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#101758 - 02/26/03 01:40 PM Voltage Drop Question
RobbieD Offline

Registered: 02/23/03
Posts: 238
Loc: Canada
I have a question about voltage drop. I know how to use D3 Table, I can figure out the voltage drop for a two wire circuit No-problem. I don't know how to figure out the voltage drop for a three phase circuit though. In the old code books it was easy because on Table D5 they used to give you the -CM Area- in the 2002 code book they don't. The old formula: CM=(K)(I)(L)(1.73)

Table D5 has taken away the CM Area.
So how do you find the voltage drop in a three phase circuit using the 2002 CEC?
For example three-phase (no neutral) going to a motor controller.
Sorry for all the questions but I thought that I would take advantage of all the expertise.

2014 / 2011 NEC & Related Books and Study Guides
#101759 - 02/27/03 03:57 PM Re: Voltage Drop Question
RobbieD Offline

Registered: 02/23/03
Posts: 238
Loc: Canada
Hey is anybody out there? Hey Tony could you help me with my question?


All that I am looking for is if I was to use the 2002 CEC only would I be able to find the voltage drop in the three phase circuit. I don't think I can. I think that I would require some other book most likely a manufacturers pamplet with info on the specific wire. I'm not sure though maybe I'm not looking in the right place in the code book that's why I asking the question. I am positive that people have calculated voltage drops in three phase circuits before. I am just curious on how they do it with just the code book.

#101760 - 02/27/03 04:33 PM Re: Voltage Drop Question
Tony Moscioni Offline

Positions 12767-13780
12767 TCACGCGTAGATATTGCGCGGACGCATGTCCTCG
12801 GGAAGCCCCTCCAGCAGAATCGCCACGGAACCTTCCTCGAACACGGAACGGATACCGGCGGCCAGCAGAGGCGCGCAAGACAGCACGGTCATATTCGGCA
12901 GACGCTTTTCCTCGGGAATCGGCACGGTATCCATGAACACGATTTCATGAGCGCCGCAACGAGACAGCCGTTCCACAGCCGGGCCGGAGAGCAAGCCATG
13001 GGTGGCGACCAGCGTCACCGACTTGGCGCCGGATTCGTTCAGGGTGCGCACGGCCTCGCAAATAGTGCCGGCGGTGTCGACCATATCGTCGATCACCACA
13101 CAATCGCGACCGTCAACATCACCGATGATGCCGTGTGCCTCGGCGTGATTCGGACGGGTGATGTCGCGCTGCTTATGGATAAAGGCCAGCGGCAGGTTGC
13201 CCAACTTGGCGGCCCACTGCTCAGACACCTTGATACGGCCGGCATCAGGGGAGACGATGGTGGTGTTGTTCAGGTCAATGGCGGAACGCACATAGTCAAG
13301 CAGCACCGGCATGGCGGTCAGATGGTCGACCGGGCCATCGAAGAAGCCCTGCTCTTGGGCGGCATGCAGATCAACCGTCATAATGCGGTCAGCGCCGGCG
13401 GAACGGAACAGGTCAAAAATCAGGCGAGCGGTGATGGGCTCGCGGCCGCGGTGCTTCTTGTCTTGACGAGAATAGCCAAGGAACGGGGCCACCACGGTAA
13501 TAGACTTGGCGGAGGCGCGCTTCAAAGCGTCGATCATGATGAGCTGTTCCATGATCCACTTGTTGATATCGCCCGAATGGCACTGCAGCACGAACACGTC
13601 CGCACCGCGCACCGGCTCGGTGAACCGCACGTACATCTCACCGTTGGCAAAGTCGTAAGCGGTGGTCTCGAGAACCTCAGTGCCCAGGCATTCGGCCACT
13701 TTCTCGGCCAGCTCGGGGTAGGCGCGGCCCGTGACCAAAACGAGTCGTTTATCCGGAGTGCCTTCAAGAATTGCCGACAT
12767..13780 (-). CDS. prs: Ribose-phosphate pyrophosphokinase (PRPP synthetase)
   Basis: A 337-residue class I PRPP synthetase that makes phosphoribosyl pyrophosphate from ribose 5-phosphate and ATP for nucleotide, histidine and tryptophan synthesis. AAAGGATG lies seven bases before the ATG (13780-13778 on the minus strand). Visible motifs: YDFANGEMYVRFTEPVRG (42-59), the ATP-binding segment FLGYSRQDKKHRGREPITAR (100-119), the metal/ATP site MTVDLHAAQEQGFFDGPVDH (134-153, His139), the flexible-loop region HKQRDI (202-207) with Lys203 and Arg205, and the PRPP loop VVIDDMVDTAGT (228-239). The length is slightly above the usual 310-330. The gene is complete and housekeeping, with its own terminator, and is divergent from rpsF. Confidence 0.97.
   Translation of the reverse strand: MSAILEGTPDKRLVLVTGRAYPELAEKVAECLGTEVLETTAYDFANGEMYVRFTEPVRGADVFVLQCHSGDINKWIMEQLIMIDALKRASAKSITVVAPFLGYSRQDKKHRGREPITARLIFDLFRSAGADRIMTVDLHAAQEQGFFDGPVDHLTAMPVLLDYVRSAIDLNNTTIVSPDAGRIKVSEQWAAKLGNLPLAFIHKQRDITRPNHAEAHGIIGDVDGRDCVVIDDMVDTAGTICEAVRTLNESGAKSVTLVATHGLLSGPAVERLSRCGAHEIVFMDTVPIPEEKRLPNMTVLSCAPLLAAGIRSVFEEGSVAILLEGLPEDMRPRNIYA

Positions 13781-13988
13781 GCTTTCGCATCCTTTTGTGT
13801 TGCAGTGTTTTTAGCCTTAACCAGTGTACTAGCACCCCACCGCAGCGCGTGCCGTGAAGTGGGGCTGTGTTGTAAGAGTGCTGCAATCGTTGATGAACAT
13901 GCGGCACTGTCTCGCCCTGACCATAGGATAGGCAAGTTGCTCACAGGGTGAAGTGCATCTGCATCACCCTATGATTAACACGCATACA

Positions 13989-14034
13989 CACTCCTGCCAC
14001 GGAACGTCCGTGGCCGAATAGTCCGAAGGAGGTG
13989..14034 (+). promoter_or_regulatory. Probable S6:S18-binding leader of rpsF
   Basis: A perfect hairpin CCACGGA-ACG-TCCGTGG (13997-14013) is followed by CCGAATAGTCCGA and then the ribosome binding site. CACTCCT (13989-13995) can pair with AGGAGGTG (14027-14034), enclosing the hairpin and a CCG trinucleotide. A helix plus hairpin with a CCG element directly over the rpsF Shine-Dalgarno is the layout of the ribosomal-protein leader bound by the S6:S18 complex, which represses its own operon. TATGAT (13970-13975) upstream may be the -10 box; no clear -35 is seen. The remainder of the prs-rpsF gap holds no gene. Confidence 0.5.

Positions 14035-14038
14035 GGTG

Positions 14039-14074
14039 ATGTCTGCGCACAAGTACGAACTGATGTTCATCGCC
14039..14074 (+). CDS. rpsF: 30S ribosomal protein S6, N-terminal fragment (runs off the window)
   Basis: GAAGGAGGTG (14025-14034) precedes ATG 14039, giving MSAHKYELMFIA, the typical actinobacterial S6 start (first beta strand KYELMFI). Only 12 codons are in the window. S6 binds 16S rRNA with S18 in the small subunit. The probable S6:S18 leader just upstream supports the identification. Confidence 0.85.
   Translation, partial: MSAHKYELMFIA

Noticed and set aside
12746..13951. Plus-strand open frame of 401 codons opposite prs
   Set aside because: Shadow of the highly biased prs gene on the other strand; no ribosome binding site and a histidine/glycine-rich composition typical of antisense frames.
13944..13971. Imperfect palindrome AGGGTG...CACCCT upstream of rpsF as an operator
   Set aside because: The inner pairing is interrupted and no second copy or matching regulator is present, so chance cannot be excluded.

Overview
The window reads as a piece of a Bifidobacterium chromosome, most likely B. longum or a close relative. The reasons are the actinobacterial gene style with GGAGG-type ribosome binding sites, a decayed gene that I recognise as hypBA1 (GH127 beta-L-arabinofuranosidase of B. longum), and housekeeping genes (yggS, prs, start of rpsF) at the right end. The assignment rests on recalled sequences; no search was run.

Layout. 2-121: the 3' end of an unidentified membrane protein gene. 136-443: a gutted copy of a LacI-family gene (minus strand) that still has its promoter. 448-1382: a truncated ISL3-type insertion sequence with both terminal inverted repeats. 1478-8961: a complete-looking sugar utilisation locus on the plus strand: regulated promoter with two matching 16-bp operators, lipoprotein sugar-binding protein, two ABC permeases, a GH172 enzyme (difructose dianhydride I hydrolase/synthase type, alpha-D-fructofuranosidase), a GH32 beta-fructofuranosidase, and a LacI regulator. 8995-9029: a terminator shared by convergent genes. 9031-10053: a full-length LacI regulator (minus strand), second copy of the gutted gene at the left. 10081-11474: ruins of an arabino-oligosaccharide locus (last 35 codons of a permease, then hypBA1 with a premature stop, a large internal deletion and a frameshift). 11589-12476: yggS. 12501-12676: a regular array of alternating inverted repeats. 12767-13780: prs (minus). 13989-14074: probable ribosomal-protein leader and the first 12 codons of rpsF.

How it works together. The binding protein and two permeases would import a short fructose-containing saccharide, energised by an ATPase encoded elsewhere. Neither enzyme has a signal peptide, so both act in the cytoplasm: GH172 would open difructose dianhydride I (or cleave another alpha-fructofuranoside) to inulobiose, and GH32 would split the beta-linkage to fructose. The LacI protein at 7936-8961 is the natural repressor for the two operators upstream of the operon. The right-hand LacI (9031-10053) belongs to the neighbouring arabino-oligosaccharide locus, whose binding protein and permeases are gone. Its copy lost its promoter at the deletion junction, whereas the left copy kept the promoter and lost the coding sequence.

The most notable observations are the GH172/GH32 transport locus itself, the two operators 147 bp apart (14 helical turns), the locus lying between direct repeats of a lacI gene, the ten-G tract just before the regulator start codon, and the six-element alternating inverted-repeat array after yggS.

Registered: 05/15/01
Posts: 144

Here is the formula in calculating Voltage Drops in Three Phase Circuits:

Three Phase Formulas as Follows:

%VD,3PH= KFactorxAmpsxLength of CCT in Metres
Phase to Phase Supply Voltage-volts

Single Phase Formulas as Follows:

%VD,1PH= KFactorx1.15xAmpsxLength in Metres
Phase to Neutral Supply Voltage

If you are using the OESC 2002'look under Table D3.

For other nominal voltages, multiply the distances in metres by the other nominal voltage (in volts) and divide by 120.

Example on use of Table:

Consider a two conductor circuit of No. 12 AWG copper NMD90 carrying 16 A at nominal 240 V under maximum ambient of 30°C. The maximum run distance from the centre of distribution to the load without exceeding a 3% voltage drop is:

Maximum run length for No. 12 AWG, 16 A, 1% voltage drop at nominal 120 V from Table is: 6.1 m

Distance Correction Factor to be used is:

From Table 2, allowable ampacity for 2
conductor No. 12 AWG NMD90 (90°C rating per Table 19) is 20 A. The given current is 16 A or 80% of the allowable ampacity.

The Distance Correction Factor to be used, from Note (3), 90°C row, 80% column, is 1.00.

The maximum run length is:

6.1 m x 3% x 1.00 x 240v = 37m

Beyond this distance a larger size of conductor is required, ie, No. 10 AWG (30 A allowable ampacity) beyond 37 m up to and including 62 m.

9.7 ,m x 3% x 1.06 x 240v = 62m

Tony Moscioni
Electrical Inspector
Electrical Safety Authority

#101761 - 02/27/03 04:40 PM Re: Voltage Drop Question
RobbieD Offline

Registered: 02/23/03
Posts: 238
Loc: Canada
Thanks Tony, Is it possible to calculate the voltage drop of a three phase circuit using only the 2002 CEC?


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